UPDATE: 1:44 p.m. EDT -- The runaway U.S. military blimp in Pennsylvania has lost altitude and is low to the ground, hitting power lines, CNN reported. The issue has reportedly caused power outages, and the military is urging citizens to stay clear of the blimp.



Original Story:

A military surveillance blimp got loose Wednesday in Maryland and drifted into Pennsylvania as fighter jets scrambled to monitor the unmanned aircraft, authorities said. The 243-foot-long, helium-filled blimp became untethered from its mooring at the Edgewood Area of Aberdeen Proving Ground shortly before noon, the Baltimore Sun reported.

The military blimp passed Harrisburg, Pennsylvania, and was floating toward the northeast at 15,000 feet with approximately 6,700 feet of cable trailing below. Residents in Bloomsburg, Pennsylvania, were posting on social media they had spotted the pilotless vessel. Meanwhile, a Twitter account claiming to be the blimp itself tweeted: “Peace out losers” and “I’m going to be so grounded after this.” Authorities warned anyone who sees the pilotless vessel to keep a safe distance and dial 911.

The blimp, known as an aerostat, is a Joint Land Attack Cruise Missile Defense Elevated Netted Sensor System, or JLENS, which is used to detect fire on incoming cruise missiles and other threats around Washington, D.C. North American Aerospace Defense Command spokesman Michael Kucharek told the Baltimore Sun the military is working with other agencies, including the Federal Aviation Administration, “to address the safe recovery of the aerostat.”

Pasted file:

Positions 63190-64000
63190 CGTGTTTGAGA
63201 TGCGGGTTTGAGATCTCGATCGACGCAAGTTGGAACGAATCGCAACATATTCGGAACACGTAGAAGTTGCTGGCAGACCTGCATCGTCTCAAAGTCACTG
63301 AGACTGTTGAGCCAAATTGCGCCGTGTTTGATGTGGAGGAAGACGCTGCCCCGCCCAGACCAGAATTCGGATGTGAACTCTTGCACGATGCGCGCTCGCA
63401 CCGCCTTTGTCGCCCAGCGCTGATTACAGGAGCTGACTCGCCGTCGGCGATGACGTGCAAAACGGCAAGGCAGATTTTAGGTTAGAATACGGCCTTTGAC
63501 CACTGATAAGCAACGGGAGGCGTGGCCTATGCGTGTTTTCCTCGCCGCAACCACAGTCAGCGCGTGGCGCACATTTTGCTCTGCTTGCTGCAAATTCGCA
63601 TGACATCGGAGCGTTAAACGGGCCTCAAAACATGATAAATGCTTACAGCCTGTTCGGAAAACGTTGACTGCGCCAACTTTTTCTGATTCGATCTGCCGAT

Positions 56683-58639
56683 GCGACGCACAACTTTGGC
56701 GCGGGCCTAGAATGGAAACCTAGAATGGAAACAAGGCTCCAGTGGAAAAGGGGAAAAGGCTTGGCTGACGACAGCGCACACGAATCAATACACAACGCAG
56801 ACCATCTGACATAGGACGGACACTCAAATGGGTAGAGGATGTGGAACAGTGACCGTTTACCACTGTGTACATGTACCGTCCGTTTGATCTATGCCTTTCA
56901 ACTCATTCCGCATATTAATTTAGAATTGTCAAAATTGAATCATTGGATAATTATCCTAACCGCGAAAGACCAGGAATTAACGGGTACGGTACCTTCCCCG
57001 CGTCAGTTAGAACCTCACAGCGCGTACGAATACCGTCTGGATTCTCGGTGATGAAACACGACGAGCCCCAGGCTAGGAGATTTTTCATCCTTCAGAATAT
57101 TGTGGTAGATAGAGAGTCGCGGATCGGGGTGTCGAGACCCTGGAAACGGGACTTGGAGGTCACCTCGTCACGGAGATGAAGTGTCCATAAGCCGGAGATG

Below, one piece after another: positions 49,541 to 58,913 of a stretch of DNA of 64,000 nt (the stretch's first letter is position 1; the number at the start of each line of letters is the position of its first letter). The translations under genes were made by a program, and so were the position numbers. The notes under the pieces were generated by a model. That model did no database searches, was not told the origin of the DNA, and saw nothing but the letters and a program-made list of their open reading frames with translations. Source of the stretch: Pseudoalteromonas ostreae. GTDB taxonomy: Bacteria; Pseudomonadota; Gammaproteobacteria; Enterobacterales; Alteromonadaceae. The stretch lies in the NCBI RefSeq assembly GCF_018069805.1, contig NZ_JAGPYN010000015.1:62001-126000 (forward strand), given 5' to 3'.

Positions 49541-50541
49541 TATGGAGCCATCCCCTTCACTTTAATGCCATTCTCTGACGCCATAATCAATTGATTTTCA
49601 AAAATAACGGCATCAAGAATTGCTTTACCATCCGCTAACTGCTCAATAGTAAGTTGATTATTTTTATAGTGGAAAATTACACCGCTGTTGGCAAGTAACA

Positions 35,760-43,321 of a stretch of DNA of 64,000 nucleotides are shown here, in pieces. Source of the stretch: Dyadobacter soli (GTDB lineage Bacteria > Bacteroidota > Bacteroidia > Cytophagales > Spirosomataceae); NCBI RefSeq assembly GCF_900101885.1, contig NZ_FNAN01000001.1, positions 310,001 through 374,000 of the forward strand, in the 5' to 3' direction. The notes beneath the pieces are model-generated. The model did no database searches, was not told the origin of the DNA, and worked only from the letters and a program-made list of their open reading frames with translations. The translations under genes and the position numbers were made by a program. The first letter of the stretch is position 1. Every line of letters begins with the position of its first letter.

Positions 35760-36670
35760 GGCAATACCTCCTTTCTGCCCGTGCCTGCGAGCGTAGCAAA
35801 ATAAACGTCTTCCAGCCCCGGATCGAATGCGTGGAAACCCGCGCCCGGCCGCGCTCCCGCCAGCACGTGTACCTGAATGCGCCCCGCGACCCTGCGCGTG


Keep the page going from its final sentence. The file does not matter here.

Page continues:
The JLENS is part of more than a decade of Pentagon research costing $2.7 billion. But some Baltimore residents have called the military blimps looming above the city skyline a waste of taxpayer dollars.  “This is a completely expensive white elephant,” Michael Greenberger, University of Maryland Center for Health and Homeland Security, told Baltimore news station WJZ in September. “Unless I [see] evidence [to] the contrary, it seems like a total failure.”

A 2012 report by the Pentagon apparently faulted the JLENS in “critical” performance areas, rated its reliability as “poor” and said software hiccups have “weakened” its ability to communicate with the nation’s air defense networks -- its chief purpose.